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H13 - Vibration At Work

Vibration in the workplace affects the body in two distinct ways therefore it is classified as follows:

  • Hand-arm vibration
  • Whole body vibration.

Regular exposure to hand-arm vibration can cause a range of conditions known as hand-arm vibration syndrome (HAVS) which includes vibration white finger and carpal tunnel syndrome.

Around five million workers are exposed to hand-arm vibration in the workplace. Two million of these workers are exposed to levels of vibration where there are clear risks of developing a condition.

Hand-arm vibration arises from the use of hand-held power tools and is the cause of significant ill health (ie painful and disabling disorders of the blood vessels, nerves, joints and muscles of the hands and arms).

Whole body vibration is caused by habitually driving particular vehicles, and can cause back pain or worsen existing back problems.

The Vibration Procedure covers the effects and control of vibration in the workplace. It gives guidance on undertaking a workplace risk assessment, and how employees can reduce exposure to vibration.

What is this?

This is a written procedure which covers the effects and control of vibration in the workplace. A PDF of the procedure is available to download (see attached), please use it in conjunction with the attached Toolbox Talk.

What are the types of vibration at work?

There are two main types of work-related vibration. They are:

  • Hand-arm vibration; and
  • Whole body vibration.

Hand-arm vibration

Hand-arm vibration is a result of using hand-held power tools, and can be the cause of significant ill health which may take the form of painful disorders of the blood vessels, joints, nerves and muscles of the hands and arms.

Employees are particularly at risk if they operate:

  • Hammer action tools for more than 15 minutes per day; or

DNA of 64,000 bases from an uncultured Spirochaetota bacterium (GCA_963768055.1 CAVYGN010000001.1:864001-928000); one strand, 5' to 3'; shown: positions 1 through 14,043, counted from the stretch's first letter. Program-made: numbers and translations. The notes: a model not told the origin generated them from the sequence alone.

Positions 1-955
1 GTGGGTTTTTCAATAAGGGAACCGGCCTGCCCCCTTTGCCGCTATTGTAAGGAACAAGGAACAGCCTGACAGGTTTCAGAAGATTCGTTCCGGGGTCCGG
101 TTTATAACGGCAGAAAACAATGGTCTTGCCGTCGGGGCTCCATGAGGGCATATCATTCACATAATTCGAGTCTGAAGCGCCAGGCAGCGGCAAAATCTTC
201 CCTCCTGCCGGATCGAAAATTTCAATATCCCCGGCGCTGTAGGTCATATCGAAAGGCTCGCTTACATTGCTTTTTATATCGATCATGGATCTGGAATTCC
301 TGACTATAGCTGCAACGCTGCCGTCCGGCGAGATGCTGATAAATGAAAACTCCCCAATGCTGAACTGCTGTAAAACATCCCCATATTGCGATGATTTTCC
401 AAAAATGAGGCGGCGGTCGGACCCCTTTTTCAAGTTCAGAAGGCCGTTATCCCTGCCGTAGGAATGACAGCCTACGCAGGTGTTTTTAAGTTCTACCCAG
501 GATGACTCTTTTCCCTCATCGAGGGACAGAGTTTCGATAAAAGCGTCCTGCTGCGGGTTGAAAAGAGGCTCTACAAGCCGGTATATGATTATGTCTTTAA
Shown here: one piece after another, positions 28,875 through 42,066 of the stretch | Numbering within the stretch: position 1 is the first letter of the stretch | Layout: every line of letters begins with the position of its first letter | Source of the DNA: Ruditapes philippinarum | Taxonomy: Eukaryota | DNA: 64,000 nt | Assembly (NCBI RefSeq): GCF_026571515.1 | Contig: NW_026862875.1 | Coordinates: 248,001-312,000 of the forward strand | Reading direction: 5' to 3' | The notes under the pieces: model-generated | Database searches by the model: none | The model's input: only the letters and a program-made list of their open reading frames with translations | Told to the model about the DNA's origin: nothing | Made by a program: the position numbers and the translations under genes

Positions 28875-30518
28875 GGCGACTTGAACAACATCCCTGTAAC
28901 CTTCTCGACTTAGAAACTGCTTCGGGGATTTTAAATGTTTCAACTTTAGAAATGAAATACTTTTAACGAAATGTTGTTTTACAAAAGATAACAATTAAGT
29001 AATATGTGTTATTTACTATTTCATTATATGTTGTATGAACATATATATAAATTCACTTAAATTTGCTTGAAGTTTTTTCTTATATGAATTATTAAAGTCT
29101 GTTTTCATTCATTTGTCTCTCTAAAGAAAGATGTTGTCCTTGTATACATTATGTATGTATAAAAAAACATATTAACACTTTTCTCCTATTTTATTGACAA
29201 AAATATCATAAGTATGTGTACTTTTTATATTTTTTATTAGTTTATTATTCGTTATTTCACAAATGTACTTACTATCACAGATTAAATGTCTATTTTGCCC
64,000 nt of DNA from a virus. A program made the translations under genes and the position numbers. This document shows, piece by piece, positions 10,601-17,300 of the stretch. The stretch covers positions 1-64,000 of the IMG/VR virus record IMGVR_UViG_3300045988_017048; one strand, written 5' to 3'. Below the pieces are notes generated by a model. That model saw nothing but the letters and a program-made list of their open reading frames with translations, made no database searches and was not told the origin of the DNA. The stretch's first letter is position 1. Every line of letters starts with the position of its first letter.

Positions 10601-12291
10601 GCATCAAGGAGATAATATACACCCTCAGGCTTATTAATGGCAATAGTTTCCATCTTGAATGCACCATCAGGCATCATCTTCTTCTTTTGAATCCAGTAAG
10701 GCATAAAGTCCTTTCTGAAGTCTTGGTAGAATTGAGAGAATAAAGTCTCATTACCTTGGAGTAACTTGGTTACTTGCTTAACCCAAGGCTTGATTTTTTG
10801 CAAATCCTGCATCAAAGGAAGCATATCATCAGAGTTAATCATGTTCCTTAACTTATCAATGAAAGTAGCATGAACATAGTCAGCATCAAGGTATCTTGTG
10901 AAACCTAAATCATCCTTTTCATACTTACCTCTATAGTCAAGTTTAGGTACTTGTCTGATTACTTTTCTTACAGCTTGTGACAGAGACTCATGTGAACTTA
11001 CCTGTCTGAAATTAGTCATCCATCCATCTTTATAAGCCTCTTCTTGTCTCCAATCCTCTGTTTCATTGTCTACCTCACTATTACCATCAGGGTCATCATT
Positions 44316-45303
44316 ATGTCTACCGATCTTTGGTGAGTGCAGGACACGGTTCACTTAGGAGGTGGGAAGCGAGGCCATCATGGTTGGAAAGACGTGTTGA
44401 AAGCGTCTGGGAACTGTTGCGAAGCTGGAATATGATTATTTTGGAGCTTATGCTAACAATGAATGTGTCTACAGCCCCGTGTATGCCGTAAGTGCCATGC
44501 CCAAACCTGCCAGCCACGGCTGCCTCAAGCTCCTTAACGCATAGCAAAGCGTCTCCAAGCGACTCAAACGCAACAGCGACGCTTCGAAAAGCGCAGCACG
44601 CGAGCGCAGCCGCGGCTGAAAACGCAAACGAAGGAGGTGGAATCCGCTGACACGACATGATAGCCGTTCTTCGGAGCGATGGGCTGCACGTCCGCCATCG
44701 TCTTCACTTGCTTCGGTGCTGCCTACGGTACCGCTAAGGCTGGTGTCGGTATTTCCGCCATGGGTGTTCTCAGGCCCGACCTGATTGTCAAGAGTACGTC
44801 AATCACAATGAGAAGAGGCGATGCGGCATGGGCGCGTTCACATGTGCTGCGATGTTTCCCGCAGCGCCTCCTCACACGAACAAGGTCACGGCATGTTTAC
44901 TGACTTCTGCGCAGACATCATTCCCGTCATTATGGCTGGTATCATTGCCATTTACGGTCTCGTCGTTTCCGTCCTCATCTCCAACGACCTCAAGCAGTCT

• Rotary and other action tools for more than one hour per day.


  • Loss of feeling in your fingers;
  • Fingers going white and red during exposure to hot or cold weather;
  • Numbness and tingling in fingers; and
  • Loss of dexterity in hands - inability to get a firm grip of objects.

Whole body vibration

Whole body vibration is transmitted from ‘feet to seat’ and it usually affects operators who drive mobile plant (tractors, dumpers, loading shovels, etc.).


  • Aches and pains in upper body; and
  • Stiffness in the lower back.

What does the responsible manager need to do?

The responsible manager must:

  • Undertake a risk assessment and identify where there might be a risk from vibration and who is likely to be affected. (This assessment must be undertaken by a competent person.)
  • Consult employees and/or their safety representatives regarding the findings of the risk assessment.
  • Gather a reasonable estimate of his employees’ exposure.
  • Endeavour to eliminate the use of all vibrating tools.
  • Reduce the amount of time regular operators spend inside mobile plant.
  • Introduce adequate control measures to minimise the risk associated with hand-arm and whole body vibration.
  • Install suspended seating within mobile plant to reduce the level of vibration experienced.
  • Maintain any haul roads to ensure all potholes are filled.
  • Ensure the fragmentation of blasted rock is adequate. This will reduce the necessity for the loading shovel to apply additional force to any fixed pieces of rock.
  • Provide adequate information, instruction and training to employees on the risks to health in relation to vibration at work.
  • Establish which employees require health surveillance.

What can employees do?

Employees can:

  • Use suitable low-vibration tools.
  • Select the right tool for the job.
  • Check to see if tools are in good condition and have been properly maintained.
  • Keep cutting tools sharp so they remain efficient.
  • Reduce the amount of time they use one particular tool, and take frequent rest breaks.
  • Avoid gripping a tool too tightly.
  • Store tools in order that the handles do not become cold overnight.
  • Reduce the amount of time spent driving mobile plant.
  • Operate mobile plant in a controlled fashion.
  • Keep to traffic routes and adhere to site speed limits.
  • Follow the guidance given to them by their employer.
  • Report any concerns to their employer immediately.


  • Health and Safety at Work etc. Act 1974
  • Control of Vibration at Work Regulations 2005
  • Management of Health and Safety at Work Regulations 1999

This workplace procedure forms part of a Health & Safety Risk Management System for employers in the quarrying industry. The procedures, which cover a wide range of workplace risks and hazards, can be viewed here

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